IBM introduces the Scalable POWERparallel System, the first in a family of microprocessor-based supercomputers using RISC System/6000 technology. IBM pioneers the breakthrough scalable parallel system technology of joining smaller, mass-produced computer processors rather than relying on one larger, custom-designed processor. Complex queries could then be broken down into a series of smaller jobs than are run concurrently ("in parallel") to speed their completion.
The company announces in November that the IBM ThinkPad 750 will fly aboard the Space Shuttle Endeavor during the mission to refurbish the Hubble Space Telescope. The ThinkPad 750C's main task during the mission - the first space flight of a modern notebook computer - will be to run a NASA test program which will determine if radiation inherent in the space environment causes memory anomalies in the 750C or generates other unexpected problems.
John F. Akers retires and Louis V. Gerstner, Jr., becomes IBM's chairman and chief executive officer on April 1.
IBM and Catapult, Inc. announce that IBM has acquired sole ownership of Catapult, a provider of training in personal computer end-user software.
IBM also makes the most significant RS/6000 announcement since the original launch of the RISC System/6000 product line, introducing major enhancements to that family of workstations and processors, including models based on the PowerPC 601 microprocessor and IBM's multi-chip microprocessor, the POWER2, the highest performance microprocessor in the industry.
Personal systems product announcements are: the two newest members of the IBM speech recognition family, VoiceType Control for Windows and VoiceType 2; and demonstration of an energy-efficient and recyclable personal computer - the Personal System/2 E - developed under the Energy Star Computer Program of the U.S. Environmental Protection Agency.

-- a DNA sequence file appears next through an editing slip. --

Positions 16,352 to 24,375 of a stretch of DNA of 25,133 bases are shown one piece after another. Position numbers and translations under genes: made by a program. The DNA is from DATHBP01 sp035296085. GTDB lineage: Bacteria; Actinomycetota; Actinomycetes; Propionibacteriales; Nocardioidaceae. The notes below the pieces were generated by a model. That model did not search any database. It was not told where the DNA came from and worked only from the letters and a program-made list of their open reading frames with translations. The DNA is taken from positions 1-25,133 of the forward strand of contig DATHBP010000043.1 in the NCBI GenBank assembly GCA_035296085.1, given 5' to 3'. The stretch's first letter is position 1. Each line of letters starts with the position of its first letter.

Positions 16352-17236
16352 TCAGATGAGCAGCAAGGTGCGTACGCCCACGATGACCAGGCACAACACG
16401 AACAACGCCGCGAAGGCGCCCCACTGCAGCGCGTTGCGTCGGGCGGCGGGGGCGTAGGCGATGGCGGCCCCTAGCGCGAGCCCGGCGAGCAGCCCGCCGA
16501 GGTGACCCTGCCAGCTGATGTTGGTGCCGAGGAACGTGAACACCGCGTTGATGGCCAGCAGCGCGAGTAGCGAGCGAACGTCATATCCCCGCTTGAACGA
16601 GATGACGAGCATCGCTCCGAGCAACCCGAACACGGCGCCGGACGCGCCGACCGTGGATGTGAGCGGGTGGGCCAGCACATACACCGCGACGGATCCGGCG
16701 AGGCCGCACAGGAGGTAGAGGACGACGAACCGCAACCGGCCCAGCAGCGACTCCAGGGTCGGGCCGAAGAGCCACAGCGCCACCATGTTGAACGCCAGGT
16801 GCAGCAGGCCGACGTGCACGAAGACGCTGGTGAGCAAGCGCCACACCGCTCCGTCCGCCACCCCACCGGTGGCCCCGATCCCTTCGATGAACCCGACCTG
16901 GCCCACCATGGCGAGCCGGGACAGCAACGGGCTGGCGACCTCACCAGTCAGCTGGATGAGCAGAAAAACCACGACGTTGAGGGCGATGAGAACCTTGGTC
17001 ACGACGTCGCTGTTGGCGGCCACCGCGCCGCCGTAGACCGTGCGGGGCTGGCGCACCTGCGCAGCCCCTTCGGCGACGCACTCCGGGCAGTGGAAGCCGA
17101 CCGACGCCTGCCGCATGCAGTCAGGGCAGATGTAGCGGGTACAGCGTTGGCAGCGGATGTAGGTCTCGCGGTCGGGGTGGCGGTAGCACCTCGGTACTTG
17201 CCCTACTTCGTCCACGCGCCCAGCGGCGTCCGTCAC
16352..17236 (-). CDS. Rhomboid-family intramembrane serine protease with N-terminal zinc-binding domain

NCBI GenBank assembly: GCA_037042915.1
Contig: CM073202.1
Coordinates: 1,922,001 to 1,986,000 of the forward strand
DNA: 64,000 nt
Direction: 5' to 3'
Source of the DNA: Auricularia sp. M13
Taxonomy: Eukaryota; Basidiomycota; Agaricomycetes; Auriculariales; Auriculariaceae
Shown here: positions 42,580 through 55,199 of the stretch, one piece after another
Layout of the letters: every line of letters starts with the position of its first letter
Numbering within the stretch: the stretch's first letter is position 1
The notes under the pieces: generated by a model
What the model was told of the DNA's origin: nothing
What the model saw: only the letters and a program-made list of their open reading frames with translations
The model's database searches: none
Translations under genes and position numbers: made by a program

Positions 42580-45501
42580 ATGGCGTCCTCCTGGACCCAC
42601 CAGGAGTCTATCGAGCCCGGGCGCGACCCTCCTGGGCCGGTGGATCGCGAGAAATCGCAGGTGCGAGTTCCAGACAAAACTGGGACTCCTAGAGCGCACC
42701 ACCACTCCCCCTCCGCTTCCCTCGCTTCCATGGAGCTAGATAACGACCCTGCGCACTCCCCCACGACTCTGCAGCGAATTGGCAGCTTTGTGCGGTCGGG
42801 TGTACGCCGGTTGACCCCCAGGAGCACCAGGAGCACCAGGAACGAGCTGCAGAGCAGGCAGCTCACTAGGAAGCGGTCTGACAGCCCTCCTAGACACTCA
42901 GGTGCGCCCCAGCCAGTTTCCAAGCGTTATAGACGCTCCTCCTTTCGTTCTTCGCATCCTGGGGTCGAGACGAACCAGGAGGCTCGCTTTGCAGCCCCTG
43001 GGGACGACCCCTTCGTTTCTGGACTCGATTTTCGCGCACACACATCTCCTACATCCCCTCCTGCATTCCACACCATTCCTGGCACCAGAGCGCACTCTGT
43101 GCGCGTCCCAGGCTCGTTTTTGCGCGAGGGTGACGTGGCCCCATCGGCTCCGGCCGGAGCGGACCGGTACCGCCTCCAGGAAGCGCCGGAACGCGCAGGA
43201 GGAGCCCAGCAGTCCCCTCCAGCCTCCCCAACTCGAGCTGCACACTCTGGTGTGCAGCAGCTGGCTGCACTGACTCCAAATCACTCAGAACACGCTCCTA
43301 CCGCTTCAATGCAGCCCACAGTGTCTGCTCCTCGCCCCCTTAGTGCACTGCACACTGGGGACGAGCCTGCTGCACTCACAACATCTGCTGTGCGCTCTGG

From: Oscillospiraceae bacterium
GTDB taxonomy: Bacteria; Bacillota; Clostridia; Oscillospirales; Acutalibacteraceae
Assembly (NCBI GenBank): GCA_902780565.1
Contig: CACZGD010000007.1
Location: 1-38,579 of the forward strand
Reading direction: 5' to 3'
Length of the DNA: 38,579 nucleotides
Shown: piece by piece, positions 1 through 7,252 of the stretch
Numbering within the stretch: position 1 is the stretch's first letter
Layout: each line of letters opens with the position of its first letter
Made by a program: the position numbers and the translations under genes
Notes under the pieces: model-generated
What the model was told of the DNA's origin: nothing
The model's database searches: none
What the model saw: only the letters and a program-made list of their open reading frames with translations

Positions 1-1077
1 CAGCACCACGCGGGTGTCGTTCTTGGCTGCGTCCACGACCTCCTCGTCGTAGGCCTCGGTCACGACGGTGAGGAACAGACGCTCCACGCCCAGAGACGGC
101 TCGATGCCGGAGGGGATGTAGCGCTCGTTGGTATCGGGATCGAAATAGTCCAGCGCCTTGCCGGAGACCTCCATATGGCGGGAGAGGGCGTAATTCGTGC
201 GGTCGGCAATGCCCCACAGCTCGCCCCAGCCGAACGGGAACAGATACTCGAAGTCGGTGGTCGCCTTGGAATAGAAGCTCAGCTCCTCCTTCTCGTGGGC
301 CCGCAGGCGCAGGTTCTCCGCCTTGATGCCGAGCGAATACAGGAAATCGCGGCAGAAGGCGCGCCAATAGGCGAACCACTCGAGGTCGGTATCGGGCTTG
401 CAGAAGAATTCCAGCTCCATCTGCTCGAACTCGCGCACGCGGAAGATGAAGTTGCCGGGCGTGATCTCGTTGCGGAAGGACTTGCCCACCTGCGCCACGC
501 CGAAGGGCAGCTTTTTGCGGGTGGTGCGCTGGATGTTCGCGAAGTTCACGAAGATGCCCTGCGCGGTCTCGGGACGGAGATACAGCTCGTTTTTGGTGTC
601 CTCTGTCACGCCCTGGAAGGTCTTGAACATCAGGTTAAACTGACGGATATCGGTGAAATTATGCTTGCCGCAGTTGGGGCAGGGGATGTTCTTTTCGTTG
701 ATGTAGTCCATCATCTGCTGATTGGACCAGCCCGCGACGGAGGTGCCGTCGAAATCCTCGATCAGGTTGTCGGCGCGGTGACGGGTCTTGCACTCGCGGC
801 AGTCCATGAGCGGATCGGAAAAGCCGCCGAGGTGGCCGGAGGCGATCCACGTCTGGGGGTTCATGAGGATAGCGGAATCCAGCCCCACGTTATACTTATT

IBM announces and begins delivering a host of new storage products, including the industry's first high-capacity drives for the portable computing market using new magneto-resistive head technology.
The IBM 3890 Document Processor, a workhorse of bank and other payment processing systems, celebrates its 20th birthday. More than 1,900 of the devices have been purchased by banks in 22 countries. IBM technology - incorporating an AS/400, PS/2s, PS/1s and Ultimedia technology - is playing an integral role in the new Hockey Hall of Fame in Toronto.
Under a $650 million contract, IBM will provide Equifax Inc. with data center management and other services for 10 years. Southern Pacific Lines signs a 10-year, $415 million technology agreement with IBM to provide the railroad with a new program for handling its information technology function and a new organization to manage the process.
IBM ranks first in the number of patents awarded in 1993 by the U.S Government, marking the first time since 1985 that a U.S. company has headed the list. IBM's 1,087 U.S. patents are more than any other company in the world.
An IBM scientist demonstrates that a laboratory blue-laser optical recording system can read and write data at a world-record density of 2.5 billion bits (gigabits) per square inch on a removable magneto-optic disk - a density five times higher than that in 1993's most sophisticated rewritable optical disk drives, which use infrared lasers.
IBM and Eastman Kodak Company announce that subsidiaries of the two companies have formed Technology Service Solutions as a jointly-owned dedicated service business to provide maintenance service for IBM workstation, personal computer and point-of-sale products.
IBM announces its intention to transfer ownership of its Brooklyn, New York, facility to a new owner. IBM says that it has completely eliminated the use of chlorofluorocarbons from its manufacturing processes worldwide.